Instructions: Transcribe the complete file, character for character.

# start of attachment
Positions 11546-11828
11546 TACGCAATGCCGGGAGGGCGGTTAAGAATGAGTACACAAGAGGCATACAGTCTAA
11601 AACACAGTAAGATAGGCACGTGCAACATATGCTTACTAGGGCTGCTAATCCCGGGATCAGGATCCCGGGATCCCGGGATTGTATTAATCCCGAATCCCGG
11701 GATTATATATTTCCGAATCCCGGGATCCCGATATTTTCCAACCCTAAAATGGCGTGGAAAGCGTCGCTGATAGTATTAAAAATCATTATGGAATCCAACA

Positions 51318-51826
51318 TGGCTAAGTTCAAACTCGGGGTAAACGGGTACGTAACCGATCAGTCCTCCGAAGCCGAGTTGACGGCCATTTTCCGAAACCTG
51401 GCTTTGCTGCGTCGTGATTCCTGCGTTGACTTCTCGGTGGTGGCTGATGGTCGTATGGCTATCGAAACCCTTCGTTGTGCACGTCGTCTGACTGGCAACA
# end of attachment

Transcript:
Positions 11546-11828
11546 TACGCAATGCCGGGAGGGCGGTTAAGAATGAGTACACAAGAGGCATACAGTCTAA
11601 AACACAGTAAGATAGGCACGTGCAACATATGCTTACTAGGGCTGCTAATCCCGGGATCAGGATCCCGGGATCCCGGGATTGTATTAATCCCGAATCCCGG
11701 GATTATATATTTCCGAATCCCGGGATCCCGATATTTTCCAACCCTAAAATGGCGTGGAAAGCGTCGCTGATAGTATTAAAAATCATTATGGAATCCAACA

Positions 51318-51826
51318 TGGCTAAGTTCAAACTCGGGGTAAACGGGTACGTAACCGATCAGTCCTCCGAAGCCGAGTTGACGGCCATTTTCCGAAACCTG
51401 GCTTTGCTGCGTCGTGATTCCTGCGTTGACTTCTCGGTGGTGGCTGATGGTCGTATGGCTATCGAAACCCTTCGTTGTGCACGTCGTCTGACTGGCAACA